I used to put the tree up and get all the decorations up right away. But I found that this just feeds the Christmas machine. As soon as presents appeared under the tree there was an inventory taken. So we wait till the week before the holiday to put our tree up. I used to put all the presents under the tree but when I met my husband ,we melded our traditions. In his family, all the presents would magically appear on Christmas morning. This year we have been talking about whether to have a big "Santa gift" under the tree. We will still do stockings. Our reasoning is that the teen is old enough to know that there are a few specific, practical items he will receive. We just think maybe, while the wee one is young, we can shift the focus from all the Big Things Santa Gives to all the things we can do for each other. We don't visit Santa at the mall. He is aware of Santa. But when there is something he sees that he desires; we don't say, "Wait for Santa", but, "Put it on you wish list." Usually the desire is fleeting, but we don't want any expectation that the big guy is gonna provide.

If there have been expectations of what a holiday should look like it can be hard to shift the focus. But less can be more during the holidays; leaving more time to share memories. During these tough economic times we shouldn't feel shame that we can't do what we did before. What was done before was not sustainable and left many of us in debt. With a little creativity, little or no money new traditions can be brought into your home that truly can provide those perfect moments we strive for this time of year.


Pat aka Posh said...

I'll never forget the year we charged all the gifts and were still paying for them the next Christmas.. that was a changing factor in our lives.. never again did we let the commercial guys control our pockets and buy and buy their expensive gifts for our children... after they got one nice gift and the rest was mostly homemade and the funny thing was, they even seemed happier and more appreciative of what they did receive.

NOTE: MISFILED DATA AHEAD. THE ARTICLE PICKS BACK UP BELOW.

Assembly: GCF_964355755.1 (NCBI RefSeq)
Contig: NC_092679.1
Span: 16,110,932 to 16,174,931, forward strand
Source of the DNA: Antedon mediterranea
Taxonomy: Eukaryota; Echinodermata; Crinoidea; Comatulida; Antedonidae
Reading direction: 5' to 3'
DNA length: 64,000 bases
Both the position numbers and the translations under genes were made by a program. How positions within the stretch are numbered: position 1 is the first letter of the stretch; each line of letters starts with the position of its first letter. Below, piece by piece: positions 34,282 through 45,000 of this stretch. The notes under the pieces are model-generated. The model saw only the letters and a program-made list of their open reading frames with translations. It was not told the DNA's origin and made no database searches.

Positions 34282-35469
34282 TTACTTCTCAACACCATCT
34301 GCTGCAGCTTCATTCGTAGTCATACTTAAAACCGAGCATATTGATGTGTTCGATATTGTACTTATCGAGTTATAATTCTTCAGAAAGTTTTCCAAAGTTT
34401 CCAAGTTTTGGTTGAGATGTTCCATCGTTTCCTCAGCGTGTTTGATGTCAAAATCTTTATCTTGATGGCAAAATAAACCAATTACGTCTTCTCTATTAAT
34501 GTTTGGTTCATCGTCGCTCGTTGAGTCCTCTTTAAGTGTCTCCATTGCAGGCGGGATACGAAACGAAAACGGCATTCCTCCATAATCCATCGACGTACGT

Wendy said...

I love simplifying this holiday. It can be so very difficult this time of year, even if times weren't what they are, and that feeding frenzy under the tree - just awful. Like you, we try to bring a little something special to the everyday and try to take the focus off the "gifts." Last year, my girls asked relatives to send donations for the animal shelter in lieu of gifts, and the day after, we delivered our donations in person. It was very special for my girls.

For a lot of years, we did the snowflake thing, too. I don't know why we stopped, but it sounds like a good project for tomorrow morning ;).

Cynthia said...

I've been reading your blog for awhile now, though this is my first time to comment, and my thought to this is EXACTLY! We got into lots of debt a few years ago and since then I have moved our focus at Christmas time.

Since moving to the UK over a year ago I have been learning more and more about the Victorian Era and how cool it was back then around Christmas time. People were so frugal then but they still managed to create a lovely Christmas holiday for their family by making things themselves.

Wonderful post, it's nice to read about people with similar ideals.

ChristyG said...

Thank you for this - very inspiring reading at this sometimes-harried time of year. I'm reminded to slow down and smell the Christmas trees!

Kathy said...

Wonderful post and insights Karin. Many years of living teaches us much if we only open our minds and eyes.

I like the simple craft activities and this year we are decorating more than we have in a few years. The reason for that is we enjoy the activity of working together to make Christmas magic in the house. (now, no one said anything about putting it all away)

There will be less expensive items and less items overall under the tree this year and that's perfectly okay with all of us.

We are trying to enjoy more, spend less. :)